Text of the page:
Despite being a tech-savvy generation, research finds that adolescents still prefer print books.
Data from a collaborative one-year pilot study between Deakin and Murdoch Universities has uncovered some surprising findings about the recreational reading habits of teenagers.
"We found that digital platforms are not very motivating. Both regular readers and reluctant readers agreed that paper books are preferred, as they find them more engaging," said lead researcher Dr Leonie Rutherford, a senior lecturer in writing and literature with Deakin University's School of Communication and Creative Arts.
The interdisciplinary team of seven researchers focussed on how and where print books, eBooks and other long-form digital texts (2000+ words) were accessed by 550 adolescents aged 10-18, from Victoria and Western Australia.
The data showed that 70 per cent of participants read at least weekly for pleasure and 50 per cent read for at least 15 minutes each day.
The study also uncovered factors that may influence reading material decisions, in addition to age, gender, parents' education level, and place of residence.
"Research shows there is an association between reading for pleasure, achievement in school subjects, and post-school vocational outcomes, regardless of family socio-economic positioning and education level. So we need to find out how to motivate recreational reading," Dr Rutherford said.
The research is informing discussions with book industry professionals and educators around Australia, with data from the pilot study presented to stakeholders at a symposium late last year.
Stakeholders included members of the State Libraries of Victoria, Western Australia and the Northern Territory; the Australian Publishers' Association; the Australian Booksellers' Association; the Australian Association of Teaching of English; School Libraries' Association; the Commissioner for Children and Young People; the Australian Library and Information Association; and the Victorian and Western Australian State Departments of Education.
"Key themes that we discussed at the symposium included: the finding that attendance of book-related events didn't prove influential for increasing readership; that adolescence is a key period for establishing social habits like reading for maintenance in adult life; and that family was quite instrumental in reading behaviour, both via habits and availability of texts in the home," Dr Rutherford said.
"We also talked about the need for others to have read the same book to encourage discussions with peers and family."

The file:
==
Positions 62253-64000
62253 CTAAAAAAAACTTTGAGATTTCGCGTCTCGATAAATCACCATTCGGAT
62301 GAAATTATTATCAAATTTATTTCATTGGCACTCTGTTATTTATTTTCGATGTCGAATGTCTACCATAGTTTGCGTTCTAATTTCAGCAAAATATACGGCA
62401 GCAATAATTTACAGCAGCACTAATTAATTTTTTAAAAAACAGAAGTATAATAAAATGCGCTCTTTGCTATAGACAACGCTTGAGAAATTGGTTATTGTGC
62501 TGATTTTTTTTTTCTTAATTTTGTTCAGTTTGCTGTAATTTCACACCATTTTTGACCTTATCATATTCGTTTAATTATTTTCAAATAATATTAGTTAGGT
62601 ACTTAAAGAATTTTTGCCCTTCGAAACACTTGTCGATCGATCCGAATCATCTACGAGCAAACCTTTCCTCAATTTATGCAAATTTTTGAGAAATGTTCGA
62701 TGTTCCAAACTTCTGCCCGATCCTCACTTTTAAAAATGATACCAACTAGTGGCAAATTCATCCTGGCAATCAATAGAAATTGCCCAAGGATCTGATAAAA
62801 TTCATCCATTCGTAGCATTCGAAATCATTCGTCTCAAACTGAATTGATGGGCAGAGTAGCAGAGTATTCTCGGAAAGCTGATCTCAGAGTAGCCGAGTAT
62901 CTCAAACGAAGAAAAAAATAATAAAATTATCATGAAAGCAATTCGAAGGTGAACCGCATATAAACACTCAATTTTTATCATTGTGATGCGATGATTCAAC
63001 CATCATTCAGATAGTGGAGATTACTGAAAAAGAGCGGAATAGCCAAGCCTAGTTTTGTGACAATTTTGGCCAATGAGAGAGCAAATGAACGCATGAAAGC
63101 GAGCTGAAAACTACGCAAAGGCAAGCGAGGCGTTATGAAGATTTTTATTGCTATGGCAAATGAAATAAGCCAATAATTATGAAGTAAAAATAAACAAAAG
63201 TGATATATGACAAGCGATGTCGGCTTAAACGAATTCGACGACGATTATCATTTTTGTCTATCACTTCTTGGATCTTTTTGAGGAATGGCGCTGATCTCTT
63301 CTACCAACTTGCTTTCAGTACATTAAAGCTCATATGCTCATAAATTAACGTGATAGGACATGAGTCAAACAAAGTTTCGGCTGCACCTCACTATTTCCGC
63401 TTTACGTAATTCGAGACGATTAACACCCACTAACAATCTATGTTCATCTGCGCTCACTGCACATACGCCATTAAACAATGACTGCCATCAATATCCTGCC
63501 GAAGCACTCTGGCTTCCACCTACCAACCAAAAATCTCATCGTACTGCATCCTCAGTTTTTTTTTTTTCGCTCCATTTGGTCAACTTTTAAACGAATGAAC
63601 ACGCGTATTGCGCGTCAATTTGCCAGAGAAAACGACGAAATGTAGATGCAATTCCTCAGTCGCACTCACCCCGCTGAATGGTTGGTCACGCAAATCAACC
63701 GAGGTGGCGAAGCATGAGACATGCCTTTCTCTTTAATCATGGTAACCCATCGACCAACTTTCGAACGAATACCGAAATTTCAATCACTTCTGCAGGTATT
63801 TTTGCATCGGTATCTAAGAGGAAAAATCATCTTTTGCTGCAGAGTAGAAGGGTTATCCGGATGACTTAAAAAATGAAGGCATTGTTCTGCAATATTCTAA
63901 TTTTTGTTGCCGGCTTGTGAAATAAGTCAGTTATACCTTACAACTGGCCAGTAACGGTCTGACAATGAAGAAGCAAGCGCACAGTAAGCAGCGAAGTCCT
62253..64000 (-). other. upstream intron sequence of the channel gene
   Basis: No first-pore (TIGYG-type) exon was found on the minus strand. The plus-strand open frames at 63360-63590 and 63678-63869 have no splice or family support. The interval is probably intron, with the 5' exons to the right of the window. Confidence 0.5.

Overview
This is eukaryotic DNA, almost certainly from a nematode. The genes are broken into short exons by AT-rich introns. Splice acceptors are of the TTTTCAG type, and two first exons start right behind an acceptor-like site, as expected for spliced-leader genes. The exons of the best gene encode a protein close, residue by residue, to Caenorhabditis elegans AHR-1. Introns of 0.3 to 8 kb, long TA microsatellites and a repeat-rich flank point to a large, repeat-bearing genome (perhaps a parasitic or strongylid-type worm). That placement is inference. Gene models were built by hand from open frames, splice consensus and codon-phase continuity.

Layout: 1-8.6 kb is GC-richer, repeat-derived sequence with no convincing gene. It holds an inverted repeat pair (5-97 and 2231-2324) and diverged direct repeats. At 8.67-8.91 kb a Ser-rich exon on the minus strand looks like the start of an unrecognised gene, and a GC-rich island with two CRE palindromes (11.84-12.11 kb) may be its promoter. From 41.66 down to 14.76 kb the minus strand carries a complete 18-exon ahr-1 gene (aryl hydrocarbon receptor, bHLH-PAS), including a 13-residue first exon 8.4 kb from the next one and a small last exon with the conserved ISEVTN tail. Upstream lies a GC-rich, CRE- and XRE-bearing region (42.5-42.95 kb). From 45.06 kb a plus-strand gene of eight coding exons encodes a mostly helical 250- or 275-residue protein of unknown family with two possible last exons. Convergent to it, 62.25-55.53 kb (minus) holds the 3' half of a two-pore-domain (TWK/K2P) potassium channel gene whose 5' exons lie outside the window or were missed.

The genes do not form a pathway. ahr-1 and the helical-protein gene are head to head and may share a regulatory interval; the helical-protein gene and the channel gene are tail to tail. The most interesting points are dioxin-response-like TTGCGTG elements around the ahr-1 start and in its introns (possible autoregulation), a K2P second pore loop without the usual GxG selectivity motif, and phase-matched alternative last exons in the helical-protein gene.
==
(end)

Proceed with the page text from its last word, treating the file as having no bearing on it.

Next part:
Dr Rutherford said the reading culture surrounding young people influences their motivation to read. That means role modelling and support for school libraries, in terms of building the collection and integrating use of the service, could have a significant impact on the reading habits of young people.
"Finding a text they can relate to appears to be motivating, and builds engagement and reading behaviour," she added.
"Our data indicated a key reason why teens were not reading was because of difficulty choosing what to read."
The top ten favourite books or series list uncovered another trend in the data, as it was predominantly filled by titles with media tie-ins.
Dr Rutherford said it was unclear in all cases whether those titles were popular primarily because of the game or movie they related to, since the guaranteed audience of an already popular series frequently paved the way for a subsequent media franchise.
While the study didn't specifically address social media, participant interviews revealed recurring references to use of Wattpad, a free, participatory writing site and app.
The data also found that a lesser proportion of young people read eBooks on a smart device, compared with a dedicated eReader, despite around 90 per cent of the sample having access to a tablet, desktop, laptop or mobile, while only 24 per cent have access to an eReader.
"This may be due to the distraction that comes from reading on a multipurpose device," Dr Rutherford said.
"eBooks are also more difficult to read on some platforms, compared to others, and that's crucial for stakeholders to know.
"Formats of downloads may dictate what you can borrow online. For example, in Australia you can't borrow eBooks in the ePublishing format that Kindles use via our public libraries. Digital literacy is required if you want to access a book that is not in the recommended format, and that can become a barrier."
Dr Rutherford said the pilot study had allowed researchers to develop a robust collection of methodologies for future research.
"We hope to build on the pilot study by gathering further, comprehensive data from 2000-3000 Year 7 to 12 students from every state in Australia to indicate trends that more broadly represent Australian teen reading."
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